Muscle Spasm, Natural Cure Doctor, Costa Mesa, Orange County, California, Dr. Robert Janda, Chiropractor, Natural Healing, Traditional Naturopath, Naturopathic Healing.
Muscle spasm can be broken into 2 classes – acute and chronic.
Acute Muscle Spasm
We are all familiar with muscle spasm associated with sprains and strains where the spasm is acting as a splinting mechanism to stabilize an injured area. Another common cause of spasm is organ inflammation due to congestion or infection. These reflexes between organs and the muscular system are called viscero-somatic reflexes. Usually they occur primarily in the torso or back, but they often trigger other reflexes in chain reactions into the extremities. We are all familiar with this in heart attacks which cause pain and spasm in the left arm and neck. Another common spasm reflex we see is mid-back spasm due to kidney irritation from food poisoning. All organs have similar spastic reflexes. There are many other causes of acute spasm such as allergy, nutritional deficiencies, nerve infections, psychological stress and subluxation, so a proper examination to determine it cause is in order.
Chronic Muscle Spasm
If a spasm is chronic this means it cause is also chronic. The same splinting mechanism we see in acute spasm also occurs in chronic spasm. Here the cause is more likely spinal degeneration. As the discs loose height from dehydration, microtrauma and growth hormone loss there is a slight instability that develops in the spine due to ligament laxity between vertebrae. The muscles in the back will then progressively tighten to stabilize the area. Chronically tight muscles slowly become fibrotic. This happens as the muscle tension squeezes the blood from the muscle causing a drop in oxygenation. This drop in oxygen triggers the fibroblasts (white blood cells that make fiber) to add fiber to the muscle making them stiff. The solution here is to rehabilitate the discs and reverse the muscle fibrosis with Active Release Technique, hot packs, electrical muscle stimulation, exercise and stretching. Usually spinal manipulation can play a roll also, particularly with the flexion traction table.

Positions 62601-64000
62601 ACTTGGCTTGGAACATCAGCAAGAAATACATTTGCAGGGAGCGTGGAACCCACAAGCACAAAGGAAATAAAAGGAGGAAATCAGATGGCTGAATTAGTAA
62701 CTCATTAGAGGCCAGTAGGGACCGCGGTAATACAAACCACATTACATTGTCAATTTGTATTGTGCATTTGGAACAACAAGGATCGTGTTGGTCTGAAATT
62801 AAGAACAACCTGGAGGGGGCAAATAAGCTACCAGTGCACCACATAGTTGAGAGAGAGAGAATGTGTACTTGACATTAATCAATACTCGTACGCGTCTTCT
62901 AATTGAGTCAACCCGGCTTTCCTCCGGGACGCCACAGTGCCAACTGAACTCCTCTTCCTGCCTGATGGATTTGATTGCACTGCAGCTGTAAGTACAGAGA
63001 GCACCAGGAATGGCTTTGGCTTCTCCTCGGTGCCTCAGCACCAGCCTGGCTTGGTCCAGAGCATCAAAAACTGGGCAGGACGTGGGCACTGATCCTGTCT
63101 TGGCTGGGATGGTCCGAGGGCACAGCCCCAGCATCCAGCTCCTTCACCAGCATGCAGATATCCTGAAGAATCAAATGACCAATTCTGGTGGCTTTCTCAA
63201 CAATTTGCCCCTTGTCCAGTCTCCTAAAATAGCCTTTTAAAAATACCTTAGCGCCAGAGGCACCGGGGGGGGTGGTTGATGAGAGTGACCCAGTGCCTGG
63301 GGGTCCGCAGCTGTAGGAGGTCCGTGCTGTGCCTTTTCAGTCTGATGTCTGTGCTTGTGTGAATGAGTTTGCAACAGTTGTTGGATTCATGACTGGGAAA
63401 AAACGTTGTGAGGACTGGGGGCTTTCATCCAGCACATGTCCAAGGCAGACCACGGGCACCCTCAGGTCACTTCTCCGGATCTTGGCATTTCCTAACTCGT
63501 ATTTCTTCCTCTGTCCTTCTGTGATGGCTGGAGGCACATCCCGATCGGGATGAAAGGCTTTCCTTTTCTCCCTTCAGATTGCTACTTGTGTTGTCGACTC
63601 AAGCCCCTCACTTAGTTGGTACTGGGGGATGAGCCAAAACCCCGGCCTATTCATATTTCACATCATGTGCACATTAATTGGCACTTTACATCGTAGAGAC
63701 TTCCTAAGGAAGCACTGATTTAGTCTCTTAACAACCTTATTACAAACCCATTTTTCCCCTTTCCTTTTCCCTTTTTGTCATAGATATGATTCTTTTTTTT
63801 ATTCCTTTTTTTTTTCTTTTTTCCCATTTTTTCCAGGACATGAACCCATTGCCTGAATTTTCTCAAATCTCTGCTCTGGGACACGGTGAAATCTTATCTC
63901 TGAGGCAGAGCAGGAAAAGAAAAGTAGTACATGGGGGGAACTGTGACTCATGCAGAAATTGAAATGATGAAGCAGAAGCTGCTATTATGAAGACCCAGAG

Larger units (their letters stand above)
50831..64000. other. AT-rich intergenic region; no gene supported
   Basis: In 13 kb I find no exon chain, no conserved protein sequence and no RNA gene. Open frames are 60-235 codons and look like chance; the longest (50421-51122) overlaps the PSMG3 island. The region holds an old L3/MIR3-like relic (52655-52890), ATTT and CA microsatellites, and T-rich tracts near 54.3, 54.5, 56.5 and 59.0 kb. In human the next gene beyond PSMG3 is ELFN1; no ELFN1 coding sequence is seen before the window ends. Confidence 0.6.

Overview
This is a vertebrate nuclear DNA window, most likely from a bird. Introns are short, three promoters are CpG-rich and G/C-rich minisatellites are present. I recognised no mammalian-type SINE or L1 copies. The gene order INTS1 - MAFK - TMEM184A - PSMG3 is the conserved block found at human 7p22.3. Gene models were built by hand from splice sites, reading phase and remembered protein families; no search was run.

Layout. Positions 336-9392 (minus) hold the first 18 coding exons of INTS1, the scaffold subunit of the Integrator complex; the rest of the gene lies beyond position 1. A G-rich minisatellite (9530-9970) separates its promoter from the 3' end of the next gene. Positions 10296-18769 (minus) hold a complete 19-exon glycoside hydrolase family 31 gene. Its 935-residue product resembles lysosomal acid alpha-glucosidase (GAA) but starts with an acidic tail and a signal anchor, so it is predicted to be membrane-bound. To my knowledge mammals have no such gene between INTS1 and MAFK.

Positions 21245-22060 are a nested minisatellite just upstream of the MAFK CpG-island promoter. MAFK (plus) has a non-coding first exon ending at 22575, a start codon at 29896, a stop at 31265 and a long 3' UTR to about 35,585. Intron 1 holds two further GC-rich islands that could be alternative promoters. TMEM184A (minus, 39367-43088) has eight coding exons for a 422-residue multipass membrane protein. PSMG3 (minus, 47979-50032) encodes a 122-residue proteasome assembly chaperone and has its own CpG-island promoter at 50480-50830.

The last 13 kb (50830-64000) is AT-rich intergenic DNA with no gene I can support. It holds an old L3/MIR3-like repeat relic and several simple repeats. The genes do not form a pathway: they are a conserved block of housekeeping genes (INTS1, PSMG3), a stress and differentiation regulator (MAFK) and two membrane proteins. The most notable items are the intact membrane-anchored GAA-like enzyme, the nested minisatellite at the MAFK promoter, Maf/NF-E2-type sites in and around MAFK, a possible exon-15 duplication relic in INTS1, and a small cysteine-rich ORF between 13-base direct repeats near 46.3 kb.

Other chronically tight muscles are postural. Short legs, scoliosis and other such problems also should be considered. Again a complete exam is in order.